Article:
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African American Connecticut Explored

Elizabeth J. Normen

Publication Year: 2014

The numerous essays by many of the state’s leading historians in African American Connecticut Explored document an array of subjects beginning from the earliest years of the state’s colonization around 1630 and continuing well into the 20th century. The voice of Connecticut’s African Americans rings clear through topics such as the Black Governors of Connecticut, nationally prominent black abolitionists like the reverends Amos Beman and James Pennington, the African American community’s response to the Amistad trial, the letters of Joseph O. Cross of the 29th Regiment of Colored Volunteers in the Civil War, and the Civil Rights work of baseball great Jackie Robinson (a twenty-year resident of Stamford), to name a few. Insightful introductions to each section explore broader issues faced by the state’s African American residents as they struggled for full rights as citizens. This book represents the collaborative effort of Connecticut Explored and the Amistad Center for Art & Culture, with support from the State Historic Preservation Office and Connecticut’s Freedom Trail. It will be a valuable guide for anyone interested in this fascinating area of Connecticut’s history.

Contributors include Billie M. Anthony, Christopher Baker, Whitney Bayers, Barbara Beeching, Andra Chantim, Stacey K. Close, Jessica Colebrook, Christopher Collier, Hildegard Cummings, Barbara Donahue, Mary M. Donohue, Nancy Finlay, Jessica A. Gresko, Katherine J. Harris, Charles (Ben) Hawley, Peter Hinks, Graham Russell Gao Hodges, Eileen Hurst, Dawn Byron Hutchins, Carolyn B. Ivanoff, Joan Jacobs, Mark H. Jones, Joel Lang, Melonae’ McLean, Wm. Frank Mitchell, Hilary Moss, Cora Murray, Elizabeth J. Normen, Elisabeth Petry, Cynthia Reik, Ann Y. Smith, John Wood Sweet, Charles A. Teale Sr., Barbara M. Tucker, Tamara Verrett, Liz Warner, David O. White, and Yohuru Williams.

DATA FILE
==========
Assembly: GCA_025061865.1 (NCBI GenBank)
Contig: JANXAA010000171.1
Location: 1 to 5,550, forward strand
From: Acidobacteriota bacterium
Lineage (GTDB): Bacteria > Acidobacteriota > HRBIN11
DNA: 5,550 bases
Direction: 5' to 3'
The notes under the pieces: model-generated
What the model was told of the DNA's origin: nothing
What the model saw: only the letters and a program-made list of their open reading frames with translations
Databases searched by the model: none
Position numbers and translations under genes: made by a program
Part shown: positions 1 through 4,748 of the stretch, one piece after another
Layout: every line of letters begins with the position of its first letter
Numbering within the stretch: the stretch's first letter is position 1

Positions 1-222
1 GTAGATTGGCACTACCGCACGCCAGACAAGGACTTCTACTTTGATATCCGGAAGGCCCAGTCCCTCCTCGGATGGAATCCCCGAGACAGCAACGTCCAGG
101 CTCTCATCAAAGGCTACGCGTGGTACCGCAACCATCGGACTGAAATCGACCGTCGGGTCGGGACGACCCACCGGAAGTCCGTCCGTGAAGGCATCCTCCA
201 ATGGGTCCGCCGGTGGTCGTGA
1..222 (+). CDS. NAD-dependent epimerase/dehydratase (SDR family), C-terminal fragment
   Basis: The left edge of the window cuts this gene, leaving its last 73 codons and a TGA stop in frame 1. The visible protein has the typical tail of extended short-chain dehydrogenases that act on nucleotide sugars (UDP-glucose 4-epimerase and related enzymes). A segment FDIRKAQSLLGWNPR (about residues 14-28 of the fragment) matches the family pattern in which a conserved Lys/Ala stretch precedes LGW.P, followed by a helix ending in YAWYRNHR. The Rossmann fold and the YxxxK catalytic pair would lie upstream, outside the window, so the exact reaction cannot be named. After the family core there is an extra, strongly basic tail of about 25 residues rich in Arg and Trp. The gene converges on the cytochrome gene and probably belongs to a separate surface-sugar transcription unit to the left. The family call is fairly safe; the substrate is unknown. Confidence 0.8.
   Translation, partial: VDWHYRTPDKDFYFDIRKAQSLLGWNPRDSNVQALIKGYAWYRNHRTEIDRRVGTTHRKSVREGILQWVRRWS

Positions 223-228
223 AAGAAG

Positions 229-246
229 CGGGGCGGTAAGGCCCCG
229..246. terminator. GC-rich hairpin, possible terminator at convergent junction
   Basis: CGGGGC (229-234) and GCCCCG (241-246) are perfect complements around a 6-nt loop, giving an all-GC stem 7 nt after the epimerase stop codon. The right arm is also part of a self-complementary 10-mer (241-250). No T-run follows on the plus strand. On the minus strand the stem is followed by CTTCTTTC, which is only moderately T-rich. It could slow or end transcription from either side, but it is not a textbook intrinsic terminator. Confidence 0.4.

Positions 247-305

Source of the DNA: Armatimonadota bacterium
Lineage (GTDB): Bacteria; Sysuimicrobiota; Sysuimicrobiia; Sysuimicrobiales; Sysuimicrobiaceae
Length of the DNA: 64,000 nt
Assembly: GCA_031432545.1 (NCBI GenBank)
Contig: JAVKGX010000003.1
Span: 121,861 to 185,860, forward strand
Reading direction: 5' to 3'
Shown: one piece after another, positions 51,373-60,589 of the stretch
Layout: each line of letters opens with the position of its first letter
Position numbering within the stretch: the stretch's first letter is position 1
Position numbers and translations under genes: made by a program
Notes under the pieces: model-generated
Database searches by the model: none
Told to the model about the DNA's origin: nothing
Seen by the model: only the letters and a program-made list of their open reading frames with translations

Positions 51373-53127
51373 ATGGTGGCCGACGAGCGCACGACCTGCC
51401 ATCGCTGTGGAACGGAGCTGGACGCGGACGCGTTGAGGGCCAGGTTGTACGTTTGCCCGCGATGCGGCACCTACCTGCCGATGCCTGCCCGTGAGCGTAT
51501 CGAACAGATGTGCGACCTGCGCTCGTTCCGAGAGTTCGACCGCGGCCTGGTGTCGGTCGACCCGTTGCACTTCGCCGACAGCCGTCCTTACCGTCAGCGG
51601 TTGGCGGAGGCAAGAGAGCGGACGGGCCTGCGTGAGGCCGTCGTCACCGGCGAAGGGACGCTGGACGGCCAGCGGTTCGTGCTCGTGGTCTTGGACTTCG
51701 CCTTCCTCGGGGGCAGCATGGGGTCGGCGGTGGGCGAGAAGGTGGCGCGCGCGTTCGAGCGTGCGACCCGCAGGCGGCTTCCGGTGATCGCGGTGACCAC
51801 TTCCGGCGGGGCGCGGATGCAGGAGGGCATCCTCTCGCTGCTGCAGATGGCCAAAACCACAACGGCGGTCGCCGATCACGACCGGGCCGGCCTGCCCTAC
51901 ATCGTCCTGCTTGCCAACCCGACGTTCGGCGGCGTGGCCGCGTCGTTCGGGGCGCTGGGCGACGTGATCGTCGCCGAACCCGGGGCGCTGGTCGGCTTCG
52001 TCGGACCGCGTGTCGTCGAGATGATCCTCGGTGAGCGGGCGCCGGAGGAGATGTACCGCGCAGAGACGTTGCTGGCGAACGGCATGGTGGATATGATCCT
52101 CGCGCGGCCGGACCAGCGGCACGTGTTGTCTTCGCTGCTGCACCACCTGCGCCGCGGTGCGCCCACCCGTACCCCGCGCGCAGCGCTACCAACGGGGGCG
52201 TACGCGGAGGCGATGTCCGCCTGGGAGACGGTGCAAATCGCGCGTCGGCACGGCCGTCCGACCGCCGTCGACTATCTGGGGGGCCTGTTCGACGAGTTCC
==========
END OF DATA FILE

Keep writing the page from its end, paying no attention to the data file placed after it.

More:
Ebook Edition Note: One illustration has been redacted.

Published by: Wesleyan University Press

Title Page, Copyright

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pp. i-iv

Contents

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pp. v-viii

Publisher’s Statement

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pp. ix-x

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Preface

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pp. xi-xii

A book for a general audience that surveys the long arc of the African American experience in Connecticut is long overdue. Connecticut Explored and The Amistad Center for Art & Culture collaborated on development of this book; additional collaborators were the State Historic Preservation Office of the Department of Economic and Community Development and The Amistad Committee, Inc.,...

Historiographical Notes

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pp. xiii-xiv

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Introduction

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pp. xv-xviii

Where does this story begin? Start by imagining a person in his or her homeland somewhere on the continent of Africa, a person born free to a mother and a father in a community with a culture and history dating back thousands of years. Then step forward to the Connecticut colony in its earliest years. Dr. Harris writes that Africans...

Part I Settlement to 1789

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1 Freedom and Slavery

Katherine J. Harris

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pp. 3-12